Electric cars had their biggest year ever in 2019, even as storm clouds gathered over their future. The numbers were huge. Automakers committed $225 billion to electrification in the coming years. Electric vehicles (EVs) grabbed 2.2% of the global vehicle market over the first 10 months of 2019 as a slew of new models hit the road. Ford, which has yet to sell an all-electric vehicle, showed off the upcoming electric Mustang Mach-E (a crossover SUV) and an electric F-150 pick-up. Tesla, of course, shocked everyone by turning a profit and previewing a strange future with its “cybertruck,” potentially the Hummer for Millenials.
But it wasn’t all rainbows. Outside of China and Norway, where car buyers enjoy generous incentives, the market is still driven by early adopters rather than the mainstream. EV sales for the year have been sluggish. While some states such as California have seen EVs capture 8% of new sales (all-electric and plug-in hybrid), the rest of the country has not yet caught on. After doubling between 2017 and 2018, EV market share in the US had crept up from 1.6% last March to 1.8% a year later (pdf).
That hasn’t slowed automakers’ ambitions. They’re betting it’s better to get ahead of the now-inevitable shift to EVs than play catch up to established rivals and Tesla. But if demand fails to pick up the big bet may mean consolidation and bankruptcy for some.
Here are the highlights from 2019.
The year started off strong for electric cars. After selling a record 361,000 EVs in 2018, automakers foresaw a robust 2019. Yet for carmakers not named Tesla, sales sputtered out mid-year. Sales for the three dozen or so other EV models on the market declined by an about 20% in 2019 compared to a year earlier, while Tesla’s Model 3 sales tripled between January and September. Tesla represented an astonishing 78% of US EV sales as of October, estimated CleanTechnica, delivering about 123,000 Model 3s, and 30,000 Model S and Model X vehicles. But EVs proved to be a rare bright spot amid what appears to be a long-term decline in global auto sales now entering its third year, what industry analysts call “peak car.”
The naysayers are not done betting against Tesla CEO Elon Musk. But Tesla’s profitable quarter, surging Model 3 sales, the new Model Y, and the new Blade Runner-style pick-up truck mean its street cred and stock price are close to all-time highs. On Wall Street, its prospects are helped by a nearly complete China factory, plans for a European factory outside Berlin in Germany, the birthplace of the modern automobile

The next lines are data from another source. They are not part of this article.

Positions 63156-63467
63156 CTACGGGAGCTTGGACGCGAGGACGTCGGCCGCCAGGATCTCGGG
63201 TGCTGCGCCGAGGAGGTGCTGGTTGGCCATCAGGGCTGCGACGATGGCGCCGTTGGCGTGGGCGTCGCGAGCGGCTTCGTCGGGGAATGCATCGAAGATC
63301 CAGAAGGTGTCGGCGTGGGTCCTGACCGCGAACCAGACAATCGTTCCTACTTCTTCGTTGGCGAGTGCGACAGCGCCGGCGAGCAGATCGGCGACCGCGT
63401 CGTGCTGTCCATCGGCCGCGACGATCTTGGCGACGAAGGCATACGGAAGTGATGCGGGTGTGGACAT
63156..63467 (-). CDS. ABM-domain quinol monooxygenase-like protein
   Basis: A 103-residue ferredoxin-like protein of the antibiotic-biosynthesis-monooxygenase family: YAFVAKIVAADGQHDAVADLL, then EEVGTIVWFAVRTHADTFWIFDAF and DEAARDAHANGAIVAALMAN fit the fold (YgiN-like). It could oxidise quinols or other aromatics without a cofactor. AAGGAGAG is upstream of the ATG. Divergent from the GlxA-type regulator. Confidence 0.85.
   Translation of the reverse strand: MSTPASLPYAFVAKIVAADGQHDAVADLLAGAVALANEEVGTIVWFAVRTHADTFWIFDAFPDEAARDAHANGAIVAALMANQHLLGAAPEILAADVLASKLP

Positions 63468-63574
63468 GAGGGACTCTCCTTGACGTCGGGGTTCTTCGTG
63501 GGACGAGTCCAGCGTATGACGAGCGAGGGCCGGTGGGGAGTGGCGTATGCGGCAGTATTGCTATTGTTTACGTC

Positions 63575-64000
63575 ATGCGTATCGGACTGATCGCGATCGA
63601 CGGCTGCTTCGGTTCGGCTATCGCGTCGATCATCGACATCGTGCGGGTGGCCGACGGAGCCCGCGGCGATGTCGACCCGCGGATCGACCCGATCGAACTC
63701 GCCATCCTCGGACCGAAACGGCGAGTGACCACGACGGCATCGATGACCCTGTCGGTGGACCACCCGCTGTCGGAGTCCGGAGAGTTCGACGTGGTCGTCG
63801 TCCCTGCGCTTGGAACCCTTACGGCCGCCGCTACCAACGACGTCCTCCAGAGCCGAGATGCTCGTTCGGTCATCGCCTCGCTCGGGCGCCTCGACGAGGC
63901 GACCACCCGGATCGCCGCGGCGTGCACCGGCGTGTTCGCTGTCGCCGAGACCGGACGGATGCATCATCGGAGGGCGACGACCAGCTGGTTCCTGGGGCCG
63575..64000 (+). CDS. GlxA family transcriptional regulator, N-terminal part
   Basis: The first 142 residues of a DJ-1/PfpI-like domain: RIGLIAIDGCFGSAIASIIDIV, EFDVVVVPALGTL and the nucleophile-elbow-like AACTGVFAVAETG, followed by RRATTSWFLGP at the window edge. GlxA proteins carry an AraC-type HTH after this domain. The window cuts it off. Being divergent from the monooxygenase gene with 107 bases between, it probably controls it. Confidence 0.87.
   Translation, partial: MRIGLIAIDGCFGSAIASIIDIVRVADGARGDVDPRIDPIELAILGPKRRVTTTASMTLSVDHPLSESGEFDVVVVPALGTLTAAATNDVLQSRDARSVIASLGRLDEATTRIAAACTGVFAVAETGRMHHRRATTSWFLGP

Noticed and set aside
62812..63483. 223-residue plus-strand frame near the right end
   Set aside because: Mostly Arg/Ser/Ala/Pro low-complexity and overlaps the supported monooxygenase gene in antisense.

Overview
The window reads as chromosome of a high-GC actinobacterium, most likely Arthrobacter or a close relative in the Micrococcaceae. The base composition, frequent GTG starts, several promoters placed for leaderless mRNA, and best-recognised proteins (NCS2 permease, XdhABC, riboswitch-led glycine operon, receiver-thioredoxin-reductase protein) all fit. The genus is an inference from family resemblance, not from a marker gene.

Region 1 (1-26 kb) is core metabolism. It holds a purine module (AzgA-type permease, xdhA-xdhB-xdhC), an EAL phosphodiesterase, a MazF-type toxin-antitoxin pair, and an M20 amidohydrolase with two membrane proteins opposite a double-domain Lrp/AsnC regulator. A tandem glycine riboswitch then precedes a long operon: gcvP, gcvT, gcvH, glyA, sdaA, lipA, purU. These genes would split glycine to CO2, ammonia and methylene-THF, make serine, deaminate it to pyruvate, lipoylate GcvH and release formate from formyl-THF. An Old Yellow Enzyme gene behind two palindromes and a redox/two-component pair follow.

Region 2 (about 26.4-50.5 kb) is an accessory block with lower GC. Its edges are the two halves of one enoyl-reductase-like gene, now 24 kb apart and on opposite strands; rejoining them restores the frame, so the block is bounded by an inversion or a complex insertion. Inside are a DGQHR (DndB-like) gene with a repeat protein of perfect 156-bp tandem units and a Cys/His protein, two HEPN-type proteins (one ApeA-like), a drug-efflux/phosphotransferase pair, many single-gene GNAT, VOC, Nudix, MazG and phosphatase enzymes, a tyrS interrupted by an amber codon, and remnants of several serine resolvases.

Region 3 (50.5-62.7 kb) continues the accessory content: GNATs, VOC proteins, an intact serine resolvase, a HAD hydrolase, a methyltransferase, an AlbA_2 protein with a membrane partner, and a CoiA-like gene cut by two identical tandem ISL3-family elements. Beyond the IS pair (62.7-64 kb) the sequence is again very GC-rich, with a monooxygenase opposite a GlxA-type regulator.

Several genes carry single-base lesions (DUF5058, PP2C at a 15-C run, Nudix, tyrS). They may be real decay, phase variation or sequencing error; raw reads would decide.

—a move weighted with symbolism —and a cash stockpile totaling $5.3 billion, according to Sentieo. In 2019, Tesla barely escaped “production hell” after Model 3 production problems pushed Tesla within “single-digit weeks” of bankruptcy. Now it must replicate the feat with a new vehicle lineup starting with the Model Y.
Legacy automakers have yet to build the equivalent of a Model 3: an affordable EV that people covet. But they’re spending billions of dollars to make it happen. “The whole market is moving toward electrification this year,” says Devin Lindsay of IHS Markit. While that transformation is still years (or perhaps decades) away, 2019 was the year they put money behind their talk, he says. Automakers and the suppliers collectively put $225 billion on the table for EV investments over the next five years. Volkswagen (VW) led the way with a $44 billion “electric offensive,” a promise to abandon the development of all new fossil fuel vehicles by 2026 and sell 40% EVs by 2030. Ford, after years of ambivalence, invested $500 million into electric truck startup Rivian on top of least $11 billion in new EV investments and launched the all-electric Mustang Mach-E SUV.